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Taylor R Campbell wrote:
I haven't scrutinized it thoroughly, but this SRFI looks very nice.
Some of the formatting is a little confusing: the prototypes are not
very clearly distinguished from the other text; perhaps it could be
indented differently, and the word `procedure' could precede the
prototype or be right-justifed:
procedure: (car /pair/)
(car /pair/) procedure
Returns the contents of the car field of /pair/.
I agree the formatting could be improved. I will try to address this in
the next revision.
LIST-REF/UPDATE is sometimes overkill -- perhaps an operation just to
modify the element at a particular index would be worth adding, say
(LIST-MODIFY <list> <index> <procedure>), which would return just the
new list with the element E at <index> replaced by (<procedure> E).
I added `list-ref/update', even though `list-ref' and `list-set' are
sufficient. This operation generalizes both ref & set and the
`list-modify' (I would call it list-update) operation you propose. The
reason for this is purely concerns of efficiency. All are implementable
in terms of set & ref in O(log n) total time, but `list-ref/update'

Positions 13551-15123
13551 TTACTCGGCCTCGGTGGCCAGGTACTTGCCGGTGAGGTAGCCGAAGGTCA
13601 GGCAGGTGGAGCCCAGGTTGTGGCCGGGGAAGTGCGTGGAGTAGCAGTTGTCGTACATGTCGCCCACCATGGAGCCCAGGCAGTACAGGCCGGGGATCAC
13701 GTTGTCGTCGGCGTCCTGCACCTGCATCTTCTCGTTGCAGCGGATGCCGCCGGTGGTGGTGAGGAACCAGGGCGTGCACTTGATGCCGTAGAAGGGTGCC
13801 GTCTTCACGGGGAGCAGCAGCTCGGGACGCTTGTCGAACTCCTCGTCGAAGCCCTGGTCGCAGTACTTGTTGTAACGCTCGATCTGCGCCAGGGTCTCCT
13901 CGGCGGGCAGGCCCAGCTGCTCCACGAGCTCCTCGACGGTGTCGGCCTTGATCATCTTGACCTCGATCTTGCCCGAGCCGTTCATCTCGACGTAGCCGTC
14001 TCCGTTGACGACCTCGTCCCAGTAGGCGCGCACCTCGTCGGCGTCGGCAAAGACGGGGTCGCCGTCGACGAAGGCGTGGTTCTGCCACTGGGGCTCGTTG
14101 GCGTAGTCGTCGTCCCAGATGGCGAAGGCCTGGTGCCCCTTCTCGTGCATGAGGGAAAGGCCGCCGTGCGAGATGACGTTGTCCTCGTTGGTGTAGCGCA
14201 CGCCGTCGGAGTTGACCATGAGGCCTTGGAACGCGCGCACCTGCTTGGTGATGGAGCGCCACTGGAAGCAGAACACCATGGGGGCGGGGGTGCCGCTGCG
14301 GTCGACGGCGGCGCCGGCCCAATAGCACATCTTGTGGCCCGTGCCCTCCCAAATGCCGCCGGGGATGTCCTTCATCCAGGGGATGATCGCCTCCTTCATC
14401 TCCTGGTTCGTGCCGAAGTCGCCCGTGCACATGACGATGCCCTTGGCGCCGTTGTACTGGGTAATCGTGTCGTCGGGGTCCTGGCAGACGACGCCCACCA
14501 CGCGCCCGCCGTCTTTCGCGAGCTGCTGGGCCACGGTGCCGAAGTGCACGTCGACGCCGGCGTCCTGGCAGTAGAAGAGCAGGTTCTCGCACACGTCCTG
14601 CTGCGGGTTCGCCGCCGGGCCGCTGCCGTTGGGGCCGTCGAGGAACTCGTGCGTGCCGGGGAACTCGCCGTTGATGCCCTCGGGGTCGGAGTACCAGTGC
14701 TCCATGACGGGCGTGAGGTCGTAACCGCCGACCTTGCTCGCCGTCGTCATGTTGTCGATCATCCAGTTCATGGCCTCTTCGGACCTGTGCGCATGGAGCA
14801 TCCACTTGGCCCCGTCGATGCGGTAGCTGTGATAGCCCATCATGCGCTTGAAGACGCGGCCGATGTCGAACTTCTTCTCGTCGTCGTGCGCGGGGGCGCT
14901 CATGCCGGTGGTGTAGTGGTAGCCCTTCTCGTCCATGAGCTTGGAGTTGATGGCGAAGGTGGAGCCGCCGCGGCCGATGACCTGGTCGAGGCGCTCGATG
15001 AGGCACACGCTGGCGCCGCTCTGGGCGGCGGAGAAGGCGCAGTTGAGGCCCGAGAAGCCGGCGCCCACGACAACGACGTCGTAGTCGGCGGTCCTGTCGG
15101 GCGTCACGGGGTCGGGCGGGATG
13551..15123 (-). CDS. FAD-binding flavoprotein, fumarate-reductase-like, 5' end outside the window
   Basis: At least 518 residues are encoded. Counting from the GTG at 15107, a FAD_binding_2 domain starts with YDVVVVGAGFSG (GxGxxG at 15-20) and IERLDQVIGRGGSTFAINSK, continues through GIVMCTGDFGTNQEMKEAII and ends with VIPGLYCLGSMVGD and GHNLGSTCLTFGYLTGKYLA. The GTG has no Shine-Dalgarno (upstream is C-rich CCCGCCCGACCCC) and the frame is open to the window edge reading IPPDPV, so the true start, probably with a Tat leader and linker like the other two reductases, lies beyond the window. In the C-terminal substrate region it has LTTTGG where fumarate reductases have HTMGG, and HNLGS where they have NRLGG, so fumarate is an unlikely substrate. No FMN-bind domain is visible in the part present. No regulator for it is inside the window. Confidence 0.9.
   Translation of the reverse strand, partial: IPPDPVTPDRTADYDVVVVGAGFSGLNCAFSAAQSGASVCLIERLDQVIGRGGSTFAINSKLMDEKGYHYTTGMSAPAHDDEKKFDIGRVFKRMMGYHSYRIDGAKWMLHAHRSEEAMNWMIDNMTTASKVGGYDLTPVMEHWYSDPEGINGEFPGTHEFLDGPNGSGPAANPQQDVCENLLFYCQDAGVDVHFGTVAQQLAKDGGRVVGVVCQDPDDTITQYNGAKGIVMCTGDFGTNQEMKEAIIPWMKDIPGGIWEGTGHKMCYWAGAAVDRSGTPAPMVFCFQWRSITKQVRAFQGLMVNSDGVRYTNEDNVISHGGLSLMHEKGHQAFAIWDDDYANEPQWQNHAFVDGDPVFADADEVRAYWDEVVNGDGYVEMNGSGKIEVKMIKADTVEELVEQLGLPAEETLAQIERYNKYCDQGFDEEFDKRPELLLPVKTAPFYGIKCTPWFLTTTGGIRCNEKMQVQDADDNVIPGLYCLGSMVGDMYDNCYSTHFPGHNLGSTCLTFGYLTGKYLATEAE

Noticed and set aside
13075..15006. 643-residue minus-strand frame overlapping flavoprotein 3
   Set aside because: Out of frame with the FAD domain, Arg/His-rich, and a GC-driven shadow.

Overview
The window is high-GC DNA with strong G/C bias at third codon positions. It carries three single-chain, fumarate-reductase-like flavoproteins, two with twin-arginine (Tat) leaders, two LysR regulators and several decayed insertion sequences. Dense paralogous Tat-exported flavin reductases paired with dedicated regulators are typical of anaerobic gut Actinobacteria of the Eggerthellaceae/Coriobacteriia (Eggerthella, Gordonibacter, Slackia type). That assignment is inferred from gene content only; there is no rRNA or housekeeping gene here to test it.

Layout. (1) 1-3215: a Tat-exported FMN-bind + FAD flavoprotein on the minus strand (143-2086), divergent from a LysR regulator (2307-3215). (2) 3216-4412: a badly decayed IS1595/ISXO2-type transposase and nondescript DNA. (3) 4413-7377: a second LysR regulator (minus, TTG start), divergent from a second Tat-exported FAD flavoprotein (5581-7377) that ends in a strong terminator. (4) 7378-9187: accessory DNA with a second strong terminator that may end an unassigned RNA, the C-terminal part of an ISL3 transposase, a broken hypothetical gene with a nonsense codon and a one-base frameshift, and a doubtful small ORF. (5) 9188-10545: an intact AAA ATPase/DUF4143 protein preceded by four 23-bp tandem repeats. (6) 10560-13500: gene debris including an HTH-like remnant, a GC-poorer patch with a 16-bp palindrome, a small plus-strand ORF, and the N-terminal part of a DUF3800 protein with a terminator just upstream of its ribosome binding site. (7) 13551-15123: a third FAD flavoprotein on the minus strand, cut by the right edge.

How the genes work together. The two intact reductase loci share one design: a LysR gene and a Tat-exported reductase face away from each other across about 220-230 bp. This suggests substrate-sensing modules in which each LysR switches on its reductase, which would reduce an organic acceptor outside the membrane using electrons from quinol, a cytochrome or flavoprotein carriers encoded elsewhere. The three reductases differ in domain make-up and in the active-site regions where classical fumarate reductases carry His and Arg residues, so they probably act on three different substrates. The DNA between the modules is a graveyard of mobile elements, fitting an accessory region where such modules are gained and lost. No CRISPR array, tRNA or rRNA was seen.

needs to make a single access of the appropriate element in the list.
Since random-access lists are (or at least may be, in general)
incompatible with sequential lists, if you have written code to use
SRFI 101, how do you use rest lists in n-ary procedures, and APPLY,
or, more generally, how do you use code that expects sequential lists?
This will be important to address for anyone to actually use
Just so there is no confusion: random-access lists are not incompatible
with sequential lists in the sense that one has to commit to use
random-access lists to the exclusions of traditional lists. It is
expected that programs may make use of *both* data types in the same
program (via prefixing of identifiers). They are incompatible in the
sense that they are (potentially) disjoint. So unless a system uses
random-access lists as its core pair type, bad things will happen if you
`apply' a function to a random-access list of arguments, just as will
happen if you `apply' a function to a vector of arguments.
I could add conversion functions if that seems useful (they are trivial
to define in terms of the folds given). In a system that really
embraces the random-access pair type as fundamental, these would just be
But that brings up the issue I mentioned in another thread. How far
should this library go to make random-access pairs usable in place of
traditional pairs. Should it define a random-access version of `apply'?
How about `quote', etc.? Should it define a `lambda' form that
constructs rest lists as random-access lists? I am beginning to think
yes, but I'd welcome feedback. In any case, I will add this to the list
of issues in the next revision.